The 2008 Joint Meeting of the Society for Range Management and the America Forage and Grassland Council.
Wednesday, January 30, 2008 - 9:20 AM
Carbon Sequestration under Long-term Switchgrass Plots on Five Soils in the Upper Southeastern USA
Rocky Lemus, Plant and Soil Sciences, Mississippi State University, Box 9555, 256 Dorman Hall, Mississippi State, MS 39762 and Ratan Lal, Sch of Environ & Natural Res., The Ohio State University, Carbon Management and Sequestration Center, 2021 COFFEY RD, Columbus, OH 43210.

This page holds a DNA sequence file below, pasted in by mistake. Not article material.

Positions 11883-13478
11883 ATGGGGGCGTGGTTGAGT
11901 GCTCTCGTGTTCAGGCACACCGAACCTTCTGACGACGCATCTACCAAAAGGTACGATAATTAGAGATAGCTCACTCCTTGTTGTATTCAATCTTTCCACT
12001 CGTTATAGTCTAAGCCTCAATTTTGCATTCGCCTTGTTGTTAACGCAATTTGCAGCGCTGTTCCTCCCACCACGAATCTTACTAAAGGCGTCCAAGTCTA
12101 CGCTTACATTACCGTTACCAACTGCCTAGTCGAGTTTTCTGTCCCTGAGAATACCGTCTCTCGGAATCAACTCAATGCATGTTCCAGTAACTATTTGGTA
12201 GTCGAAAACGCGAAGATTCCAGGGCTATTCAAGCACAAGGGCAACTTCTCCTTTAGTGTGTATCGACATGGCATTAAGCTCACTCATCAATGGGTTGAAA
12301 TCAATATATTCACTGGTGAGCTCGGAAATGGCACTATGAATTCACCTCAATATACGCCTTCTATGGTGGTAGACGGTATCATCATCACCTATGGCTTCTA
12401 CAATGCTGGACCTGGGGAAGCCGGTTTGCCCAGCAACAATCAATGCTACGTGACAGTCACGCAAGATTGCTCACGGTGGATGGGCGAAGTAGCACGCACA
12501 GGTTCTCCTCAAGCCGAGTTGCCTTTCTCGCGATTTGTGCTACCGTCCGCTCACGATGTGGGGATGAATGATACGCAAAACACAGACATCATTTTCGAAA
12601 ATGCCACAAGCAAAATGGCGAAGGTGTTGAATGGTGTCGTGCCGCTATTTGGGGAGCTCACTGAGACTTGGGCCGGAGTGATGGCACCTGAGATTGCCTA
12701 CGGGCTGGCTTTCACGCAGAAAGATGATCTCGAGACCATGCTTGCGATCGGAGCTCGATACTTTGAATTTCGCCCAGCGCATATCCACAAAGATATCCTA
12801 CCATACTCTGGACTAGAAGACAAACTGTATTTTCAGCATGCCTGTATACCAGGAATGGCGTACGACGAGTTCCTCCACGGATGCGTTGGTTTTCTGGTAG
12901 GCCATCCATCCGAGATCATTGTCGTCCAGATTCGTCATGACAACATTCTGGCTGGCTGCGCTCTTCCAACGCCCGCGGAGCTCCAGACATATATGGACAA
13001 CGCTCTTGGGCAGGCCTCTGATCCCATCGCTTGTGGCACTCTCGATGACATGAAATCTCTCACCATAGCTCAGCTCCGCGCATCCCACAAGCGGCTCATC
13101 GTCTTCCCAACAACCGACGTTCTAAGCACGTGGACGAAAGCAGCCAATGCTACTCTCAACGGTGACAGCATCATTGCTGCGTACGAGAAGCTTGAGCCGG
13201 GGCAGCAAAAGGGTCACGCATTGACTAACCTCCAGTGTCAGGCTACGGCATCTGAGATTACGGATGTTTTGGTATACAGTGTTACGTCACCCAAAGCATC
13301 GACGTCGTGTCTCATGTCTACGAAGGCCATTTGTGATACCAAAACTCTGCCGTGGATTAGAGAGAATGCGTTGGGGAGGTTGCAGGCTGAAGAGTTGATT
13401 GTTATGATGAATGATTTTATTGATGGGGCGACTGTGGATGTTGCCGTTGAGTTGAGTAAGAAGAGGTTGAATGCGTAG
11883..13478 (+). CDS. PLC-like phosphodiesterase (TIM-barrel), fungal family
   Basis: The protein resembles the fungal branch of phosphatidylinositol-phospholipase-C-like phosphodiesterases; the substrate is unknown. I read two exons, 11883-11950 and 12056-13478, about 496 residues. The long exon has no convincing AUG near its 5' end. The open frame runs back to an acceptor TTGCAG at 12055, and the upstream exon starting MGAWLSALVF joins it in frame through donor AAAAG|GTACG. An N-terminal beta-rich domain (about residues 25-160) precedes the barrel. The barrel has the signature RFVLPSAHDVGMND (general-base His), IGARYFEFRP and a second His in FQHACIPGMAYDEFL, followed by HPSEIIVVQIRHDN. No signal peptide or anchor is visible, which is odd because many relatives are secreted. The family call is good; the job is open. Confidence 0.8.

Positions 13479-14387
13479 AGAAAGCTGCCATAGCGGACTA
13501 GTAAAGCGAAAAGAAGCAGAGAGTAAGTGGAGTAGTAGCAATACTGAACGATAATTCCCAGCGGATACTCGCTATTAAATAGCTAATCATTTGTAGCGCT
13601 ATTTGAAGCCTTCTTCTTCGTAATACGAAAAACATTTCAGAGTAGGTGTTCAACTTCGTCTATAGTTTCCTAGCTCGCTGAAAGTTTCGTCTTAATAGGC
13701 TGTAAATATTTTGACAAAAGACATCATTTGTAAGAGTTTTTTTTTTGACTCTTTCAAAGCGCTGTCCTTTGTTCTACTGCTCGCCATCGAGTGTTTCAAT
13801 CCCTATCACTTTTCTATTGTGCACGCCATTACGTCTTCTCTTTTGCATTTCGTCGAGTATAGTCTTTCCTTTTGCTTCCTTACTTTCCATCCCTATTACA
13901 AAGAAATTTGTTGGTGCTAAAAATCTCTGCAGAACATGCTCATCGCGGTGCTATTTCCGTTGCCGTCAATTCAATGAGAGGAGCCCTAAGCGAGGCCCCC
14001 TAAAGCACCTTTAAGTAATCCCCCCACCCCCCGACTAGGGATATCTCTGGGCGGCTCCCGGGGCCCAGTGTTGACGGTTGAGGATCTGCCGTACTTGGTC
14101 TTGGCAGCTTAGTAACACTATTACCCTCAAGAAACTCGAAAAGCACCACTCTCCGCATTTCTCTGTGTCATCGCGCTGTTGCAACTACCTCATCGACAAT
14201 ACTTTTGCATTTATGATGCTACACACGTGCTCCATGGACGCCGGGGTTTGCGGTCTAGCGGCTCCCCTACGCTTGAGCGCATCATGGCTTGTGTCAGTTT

Establishing bioenergy plantations is important to developing alternatives to fossil fuel. Yet, research information about the impact of growing bioenergy crops on soil organic carbon (SOC) concentration and pool and their depth distribution is scanty and fragmented. In this regard, long-term agroecological sites are a valuable tool in assessing management-induced changes in SOC concentration and pool. Therefore, the principal objective of this study was to assess SOC and nitrogen (N) concentrations and pools under long-term (> 12 years) switchgrass (Panicum virgatum L) plots for five soils in the upper Southeast, U.S. Five soil series selected were Cecil in North Carolina, Chatter and Davidson in Virginia, Dormont in West Virginia and Etowah in Tennessee. Soil cores were collected to 50-cm depth and subdivided in 10-cm depth increments for measuring field bulk density (rb), moisture content, SOC, and total N concentrations. Results showed differences in rb, moisture content, C and N concentrations and pool among soil depths for different soil types and management practices. Forestland had a higher SOC pool to 50-cm depth in all soils. Soil under switchgrass contained more SOC pool than that under pasture at Cecil (44.8 vs. 39.2 Mg ha-1) site only. In Davison, soil under switchgrass contained 64.5 Mg C ha-1 compared with 30.2 Mg C ha-1 under cropland. A strong linear relationship occurred between C and N in pools for each soil type and land use. Such empirical relationships, however, were soil and land use specific.